Skip to main content


Showing posts from December, 2011

'Twas the Night Before Christmas (The Arrival of Saint Nicholas) Part Two!

So now you are word-perfect and can whisk you way through the first part of this Christmas classic, shall we move on?

(Steady with this line, make each word crisp so your audience can share in the excitement)
More rapid than eagles his coursers they came,
And he whistled, and shouted, and call'd them by name:
"Now! Dasher, now! Dancer, now! Prancer, and Vixen,(indicate with the voice, you are encouraging the reindeer so try to be upbeat)
"On! Comet, on! Cupid, on! Dunder and Blixem;
"To the top of the porch! to the top of the wall!
"Now dash away! dash away! dash away all!" (faster)
As dry leaves before the wild hurricane fly,(don't stop here! You need to say these two lines together to make sense of them)
When they meet with an obstacle, mount to the sky;
So up to the house-top the coursers they flew,
With the sleigh full of Toys - and St. Nicholas too:
And then in a twinkling, I heard on the roof
The prancing and pawing of each little hoof.

As I drew…

Reviving traditions; Recitals for Christmas

Reciting for an audience is a skill that, once acquired, becomes addictive. The trick is for the reader to disappear, leaving the listeners entranced. One of the classic performance poems has to be "The Account of a Visit from Saint Nicholas" which is more commonly known as the "Night Before Christmas". Wikipedia has a fascinating article about the poem's disputed origins but we can all agree that it encapsulates the excitement felt as we immerse ourselves in the Christmas dream.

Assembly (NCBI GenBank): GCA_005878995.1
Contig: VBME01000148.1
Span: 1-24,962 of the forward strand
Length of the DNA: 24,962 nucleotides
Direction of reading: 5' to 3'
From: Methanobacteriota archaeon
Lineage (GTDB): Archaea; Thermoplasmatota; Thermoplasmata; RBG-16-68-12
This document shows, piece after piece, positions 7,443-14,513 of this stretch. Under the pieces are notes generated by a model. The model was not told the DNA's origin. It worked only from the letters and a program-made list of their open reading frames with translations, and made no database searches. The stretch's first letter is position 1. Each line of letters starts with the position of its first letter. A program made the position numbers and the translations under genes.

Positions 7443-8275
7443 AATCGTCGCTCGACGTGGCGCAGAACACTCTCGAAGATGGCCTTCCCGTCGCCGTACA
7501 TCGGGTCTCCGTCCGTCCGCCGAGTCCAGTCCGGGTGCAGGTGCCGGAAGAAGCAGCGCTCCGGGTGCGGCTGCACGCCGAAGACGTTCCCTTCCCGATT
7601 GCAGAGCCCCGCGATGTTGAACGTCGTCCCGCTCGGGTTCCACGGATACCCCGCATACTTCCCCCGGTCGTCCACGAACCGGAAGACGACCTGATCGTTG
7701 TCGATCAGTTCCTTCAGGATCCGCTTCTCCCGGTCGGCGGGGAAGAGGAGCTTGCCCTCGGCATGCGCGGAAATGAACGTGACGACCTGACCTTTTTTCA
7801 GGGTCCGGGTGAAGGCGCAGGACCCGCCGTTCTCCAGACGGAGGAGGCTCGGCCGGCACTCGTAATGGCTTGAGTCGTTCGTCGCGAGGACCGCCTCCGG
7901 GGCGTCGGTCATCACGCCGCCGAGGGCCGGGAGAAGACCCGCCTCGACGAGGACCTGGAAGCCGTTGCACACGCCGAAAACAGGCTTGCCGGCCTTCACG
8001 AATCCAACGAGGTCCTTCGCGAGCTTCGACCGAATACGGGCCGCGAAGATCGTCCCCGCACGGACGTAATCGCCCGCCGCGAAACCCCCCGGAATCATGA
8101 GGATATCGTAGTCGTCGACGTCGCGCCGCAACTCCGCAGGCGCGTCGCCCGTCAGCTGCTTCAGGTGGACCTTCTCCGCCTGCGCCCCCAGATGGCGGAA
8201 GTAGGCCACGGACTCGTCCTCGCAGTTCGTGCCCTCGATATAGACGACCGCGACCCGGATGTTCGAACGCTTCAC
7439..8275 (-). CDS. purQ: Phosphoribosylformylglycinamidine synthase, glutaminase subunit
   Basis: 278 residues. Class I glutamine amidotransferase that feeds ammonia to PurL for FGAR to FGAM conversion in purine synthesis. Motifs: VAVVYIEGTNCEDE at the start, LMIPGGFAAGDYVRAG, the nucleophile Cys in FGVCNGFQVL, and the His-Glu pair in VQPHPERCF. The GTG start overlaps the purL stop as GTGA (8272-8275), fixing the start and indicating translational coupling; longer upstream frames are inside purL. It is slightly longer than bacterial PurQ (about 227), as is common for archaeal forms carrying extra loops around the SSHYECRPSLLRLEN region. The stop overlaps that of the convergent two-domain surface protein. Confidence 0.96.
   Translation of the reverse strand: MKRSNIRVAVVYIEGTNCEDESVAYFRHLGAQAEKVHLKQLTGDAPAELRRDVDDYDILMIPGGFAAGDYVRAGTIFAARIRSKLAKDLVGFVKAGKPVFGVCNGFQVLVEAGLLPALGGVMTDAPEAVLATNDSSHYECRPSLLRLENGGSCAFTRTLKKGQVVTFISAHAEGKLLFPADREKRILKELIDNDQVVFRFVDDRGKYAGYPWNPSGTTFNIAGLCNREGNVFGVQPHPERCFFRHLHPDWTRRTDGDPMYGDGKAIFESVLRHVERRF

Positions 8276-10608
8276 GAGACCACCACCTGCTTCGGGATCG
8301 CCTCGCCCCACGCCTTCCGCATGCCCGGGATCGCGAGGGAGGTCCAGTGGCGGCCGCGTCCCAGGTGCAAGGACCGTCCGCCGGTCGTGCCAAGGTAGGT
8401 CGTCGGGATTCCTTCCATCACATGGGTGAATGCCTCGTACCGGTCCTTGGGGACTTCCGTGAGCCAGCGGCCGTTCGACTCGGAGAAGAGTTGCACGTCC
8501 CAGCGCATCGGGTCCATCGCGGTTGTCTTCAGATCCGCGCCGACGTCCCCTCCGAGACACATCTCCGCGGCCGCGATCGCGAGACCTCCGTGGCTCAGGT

There are many sources of this poem online and I thought that you might find it useful for me to add some reading (reciting) notes so you can enthrall your listeners this Christmas! See my notes in bold...

start quietly but clearly which will cause your listeners to lean in and become part of the story
‘Twas the night before Christmas, when all thro’ the house,
Not a creature was stirring, not even a mouse;
The stockings were hung by the chimney with care,
In hopes that St. Nicholas so…

A poem about the postal service - how can that be entertaining?

As you post your Christmas cards, think about the journey they are about to embark on to reach their destination. The rather splendid 1936 documentary "The Night Mail" incorporated a poem by WH Auden set to the wondefully discordant music of Benjamin Britten celebrates the passage of the Night Train delivering letters.

The poem has a strong rhythm and, if you listen to the recording of the original documentary, you will hear that it is a perfect echo of the sound of wheels on a track. If you are reading in public, pay attention to the speed of the third stanza and see if you can increase the speeed as the train zooms down the tracks.

Your listeners will never look at the postal service in the same light again!

Night Mail - W. H. Auden (1907 - 1973)

This is the Night Mail crossing the border,
Bringing the cheque and the postal order,
Letters for the rich, letters for the poor,
The shop at the corner and the girl next door.
Pulling up Beattock, a steady climb:
The gradient&…